Dear LeBron James:
Let me be the billionth person to congratulate you and the Miami Heat on winning your 2nd straight NBA Championship. Your incredible play throughout the 7-game struggle with the terrific San Antonio Spurs will be long-remembered by NBA fans worldwide. As Mike Lupica of the New York Daily News put it, you are the MVP of all professional sports in the US right now and your talent, in terms of all-around play, has never been seen before. And that includes Jordan, Magic, Russell, et al. Congratulations. You’ve earned a well-deserved rest before your wedding and going after a ThreePeat this fall.
Except I’m going to request a small bit of your time before you go into full wedding-planning mode (mazel tov, btw!). What I’m asking won’t tax you much physically, if at all. All I’m looking for is a very public statement from you that, at its heart, says “climate change is real, it’s human-caused, and we have to take meaningful action to start to reverse it. It’s the defining issue of this and the next generations.”
I know you have questions. No worries–here’s a handy-dandy FAQ section:
Q1. Is Climate Change really real? I’ve heard it’s a hoax.
A1. No hoax! It’s the opposite. Climate Change is real just like your 4th MVP award is real. In fact, it’s not only happening, it’s probably far worse than climate scientists, 97% of whom confirm that human-caused climate change is real, have thought.
Q2. What IS the human cause of Climate Change?
A2. The burning of fossil fuels, like coal, oil and natural gas, which emits carbon dioxide (CO2) and other heat trapping gases. The burning of these fossil fuels is like steroids in baseball–an injection of an external force that changes the climate. Steroids in baseball led to dramatic increases in home runs; after steroids testing, home runs declined just as dramatically. We now have a Climate On Steroids, with CO2 being the “juice”. Higher temperatures, more severe and more frequent heat waves, floods and droughts are the results. Climate Change is causing catastrophic calamities in real time. And, we’re not doing anything meaningful to reduce the amount of Climate Steroids we spew into the atmosphere. Coastal areas, including your adopted hometown of Miami, are at particular risk. Over the next 100 years, it’s possible that Humanity As We Know It is at risk. If nothing is done to stop or at least control the main cause of climate change, then your kids and grandkids lives will likely be far worse than you can imagine. If you can help lead a movement to take the Climate Steroids (i.e. the burning of fossil fuels) out of the atmosphere, that will be a far greater legacy than the championships you win.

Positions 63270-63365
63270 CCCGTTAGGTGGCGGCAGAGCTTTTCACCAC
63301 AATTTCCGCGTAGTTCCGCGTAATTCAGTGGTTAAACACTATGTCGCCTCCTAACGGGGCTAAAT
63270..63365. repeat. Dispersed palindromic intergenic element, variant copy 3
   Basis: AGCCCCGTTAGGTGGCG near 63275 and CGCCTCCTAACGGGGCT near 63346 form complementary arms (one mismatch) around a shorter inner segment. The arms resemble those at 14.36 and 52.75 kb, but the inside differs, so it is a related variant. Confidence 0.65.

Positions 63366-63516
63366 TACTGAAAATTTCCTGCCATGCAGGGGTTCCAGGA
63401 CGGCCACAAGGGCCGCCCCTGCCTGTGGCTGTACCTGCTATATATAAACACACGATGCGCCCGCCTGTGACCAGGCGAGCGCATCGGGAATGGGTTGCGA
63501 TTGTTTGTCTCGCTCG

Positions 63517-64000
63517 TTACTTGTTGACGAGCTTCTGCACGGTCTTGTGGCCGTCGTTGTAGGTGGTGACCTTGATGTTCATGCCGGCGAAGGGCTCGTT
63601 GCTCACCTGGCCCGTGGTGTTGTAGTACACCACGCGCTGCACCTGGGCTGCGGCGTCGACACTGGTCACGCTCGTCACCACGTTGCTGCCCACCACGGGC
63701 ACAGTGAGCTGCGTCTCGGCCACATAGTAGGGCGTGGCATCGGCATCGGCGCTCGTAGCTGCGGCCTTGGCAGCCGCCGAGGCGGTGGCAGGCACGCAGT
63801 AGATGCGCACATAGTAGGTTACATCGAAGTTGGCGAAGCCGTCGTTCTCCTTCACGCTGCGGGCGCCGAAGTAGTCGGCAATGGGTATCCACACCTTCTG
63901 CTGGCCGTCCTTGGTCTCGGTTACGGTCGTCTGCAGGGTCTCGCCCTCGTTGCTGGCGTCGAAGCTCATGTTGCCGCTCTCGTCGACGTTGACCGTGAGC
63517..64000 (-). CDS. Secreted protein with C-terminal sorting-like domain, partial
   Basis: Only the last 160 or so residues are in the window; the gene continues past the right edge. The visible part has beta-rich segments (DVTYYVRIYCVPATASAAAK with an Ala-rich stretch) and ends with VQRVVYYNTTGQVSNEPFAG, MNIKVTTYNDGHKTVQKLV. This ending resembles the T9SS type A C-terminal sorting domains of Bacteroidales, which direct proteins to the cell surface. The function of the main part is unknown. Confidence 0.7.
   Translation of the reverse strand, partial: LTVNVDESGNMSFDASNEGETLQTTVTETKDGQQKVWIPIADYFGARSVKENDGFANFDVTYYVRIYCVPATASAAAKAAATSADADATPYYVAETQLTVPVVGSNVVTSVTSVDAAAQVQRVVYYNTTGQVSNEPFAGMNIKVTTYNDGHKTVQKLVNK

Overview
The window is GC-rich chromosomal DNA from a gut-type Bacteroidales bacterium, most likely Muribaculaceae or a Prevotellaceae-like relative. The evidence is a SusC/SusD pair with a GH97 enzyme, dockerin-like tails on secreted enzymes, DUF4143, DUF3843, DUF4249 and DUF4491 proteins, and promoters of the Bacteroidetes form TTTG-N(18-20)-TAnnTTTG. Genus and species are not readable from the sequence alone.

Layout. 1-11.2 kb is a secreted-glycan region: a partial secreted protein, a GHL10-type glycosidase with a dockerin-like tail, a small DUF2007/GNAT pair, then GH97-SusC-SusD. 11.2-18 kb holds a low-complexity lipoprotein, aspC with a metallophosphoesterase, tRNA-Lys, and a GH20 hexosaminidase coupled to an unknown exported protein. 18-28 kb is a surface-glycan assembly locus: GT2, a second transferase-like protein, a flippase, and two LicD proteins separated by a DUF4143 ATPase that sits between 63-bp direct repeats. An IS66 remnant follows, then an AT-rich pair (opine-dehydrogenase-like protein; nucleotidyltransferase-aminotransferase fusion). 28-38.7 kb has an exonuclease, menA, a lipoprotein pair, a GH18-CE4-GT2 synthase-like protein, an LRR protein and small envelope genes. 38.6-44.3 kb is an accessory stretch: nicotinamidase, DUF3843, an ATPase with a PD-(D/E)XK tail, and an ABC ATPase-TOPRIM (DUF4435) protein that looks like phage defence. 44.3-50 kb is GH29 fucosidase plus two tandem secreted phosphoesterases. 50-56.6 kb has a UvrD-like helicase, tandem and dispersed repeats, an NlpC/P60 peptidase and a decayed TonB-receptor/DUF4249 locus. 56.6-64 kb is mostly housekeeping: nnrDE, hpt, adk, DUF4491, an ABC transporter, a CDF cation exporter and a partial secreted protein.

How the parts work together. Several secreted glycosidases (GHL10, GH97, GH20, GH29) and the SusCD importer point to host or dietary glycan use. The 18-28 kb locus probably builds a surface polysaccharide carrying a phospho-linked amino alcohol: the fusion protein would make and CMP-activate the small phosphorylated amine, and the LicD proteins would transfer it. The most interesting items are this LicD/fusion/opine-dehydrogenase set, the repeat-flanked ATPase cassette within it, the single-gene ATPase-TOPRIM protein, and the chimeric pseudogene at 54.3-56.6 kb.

Q3. Why should I take on Climate Change? I mean I’ve got the LeBron James Family Foundation (LJFF), which is devoted to making sure kids in inner cities perform as close to their potential as possible by doing their homework, exercising, showing up on time, and respecting their parents. That’s my cause.
A3. In addition to doing your part to Save Humanity As We Know It, taking on Climate Change is a logical step for LJFF. Many say that climate change is and will continue to disproportionately effect poor neighborhoods and the people the LJFF serves. Think about New Orleans and Hurricane Katrina. Climate change likely didn’t cause the actual storm itself; it most likely made it much more severe. Who was most impacted? The people living in flood zones without the means to leave in a timely manner. Many, but not all, were poor and black. They lost homes that went back generations and communities were destroyed. Even if climate change does not cause every weather incident and hurricanes are natural, the whipped up versions we now experience are related to human impact on the environment.